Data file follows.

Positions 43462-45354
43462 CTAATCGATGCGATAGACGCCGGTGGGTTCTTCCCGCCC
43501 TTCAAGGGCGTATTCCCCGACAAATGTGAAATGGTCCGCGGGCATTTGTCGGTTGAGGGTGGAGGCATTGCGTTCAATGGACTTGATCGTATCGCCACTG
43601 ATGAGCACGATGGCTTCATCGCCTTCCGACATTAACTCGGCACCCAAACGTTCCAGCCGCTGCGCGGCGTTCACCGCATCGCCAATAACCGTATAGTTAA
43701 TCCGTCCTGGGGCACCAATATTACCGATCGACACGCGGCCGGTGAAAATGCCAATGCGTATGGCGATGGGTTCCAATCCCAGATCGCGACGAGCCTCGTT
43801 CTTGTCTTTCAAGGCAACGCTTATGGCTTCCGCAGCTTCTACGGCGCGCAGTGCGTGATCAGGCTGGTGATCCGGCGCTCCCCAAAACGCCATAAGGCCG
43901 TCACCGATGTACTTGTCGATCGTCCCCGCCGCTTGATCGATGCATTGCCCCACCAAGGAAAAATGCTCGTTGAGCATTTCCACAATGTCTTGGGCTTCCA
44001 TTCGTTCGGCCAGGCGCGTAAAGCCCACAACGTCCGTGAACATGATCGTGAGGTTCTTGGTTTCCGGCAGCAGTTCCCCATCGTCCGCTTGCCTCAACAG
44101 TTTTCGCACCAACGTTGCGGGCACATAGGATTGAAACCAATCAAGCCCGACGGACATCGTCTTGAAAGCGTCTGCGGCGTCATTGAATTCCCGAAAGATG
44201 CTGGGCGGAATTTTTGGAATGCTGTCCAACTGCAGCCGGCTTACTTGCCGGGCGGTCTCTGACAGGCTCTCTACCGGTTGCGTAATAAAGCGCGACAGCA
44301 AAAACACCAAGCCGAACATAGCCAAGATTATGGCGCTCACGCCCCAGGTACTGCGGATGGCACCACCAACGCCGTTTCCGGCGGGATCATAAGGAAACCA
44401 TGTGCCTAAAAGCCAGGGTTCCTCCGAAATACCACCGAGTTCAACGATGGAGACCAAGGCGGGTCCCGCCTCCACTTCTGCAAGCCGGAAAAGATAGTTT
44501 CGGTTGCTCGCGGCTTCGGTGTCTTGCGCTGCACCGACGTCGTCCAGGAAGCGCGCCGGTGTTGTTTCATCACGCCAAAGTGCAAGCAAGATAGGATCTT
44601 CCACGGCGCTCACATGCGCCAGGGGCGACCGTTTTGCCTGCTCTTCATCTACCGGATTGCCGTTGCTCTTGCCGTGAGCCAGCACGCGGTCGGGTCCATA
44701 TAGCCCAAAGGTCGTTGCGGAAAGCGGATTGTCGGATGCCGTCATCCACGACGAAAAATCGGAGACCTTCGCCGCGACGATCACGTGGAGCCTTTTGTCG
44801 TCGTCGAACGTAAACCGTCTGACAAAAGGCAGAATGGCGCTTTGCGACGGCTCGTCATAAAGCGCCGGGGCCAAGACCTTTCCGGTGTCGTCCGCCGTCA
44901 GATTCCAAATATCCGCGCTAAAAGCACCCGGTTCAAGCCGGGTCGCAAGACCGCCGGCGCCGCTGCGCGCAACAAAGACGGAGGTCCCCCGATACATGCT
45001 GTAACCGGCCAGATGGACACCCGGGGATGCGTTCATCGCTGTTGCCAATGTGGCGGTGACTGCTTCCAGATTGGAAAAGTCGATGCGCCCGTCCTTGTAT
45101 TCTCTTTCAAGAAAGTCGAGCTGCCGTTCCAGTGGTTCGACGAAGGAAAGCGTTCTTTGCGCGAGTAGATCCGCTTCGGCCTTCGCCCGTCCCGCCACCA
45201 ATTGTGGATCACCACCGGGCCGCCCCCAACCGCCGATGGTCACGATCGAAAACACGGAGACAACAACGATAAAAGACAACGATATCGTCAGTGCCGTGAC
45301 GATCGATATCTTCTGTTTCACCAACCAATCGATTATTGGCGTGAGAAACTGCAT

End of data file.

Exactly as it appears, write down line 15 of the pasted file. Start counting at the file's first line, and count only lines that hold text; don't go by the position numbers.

44701 TAGCCCAAAGGTCGTTGCGGAAAGCGGATTGTCGGATGCCGTCATCCACGACGAAAAATCGGAGACCTTCGCCGCGACGATCACGTGGAGCCTTTTGTCG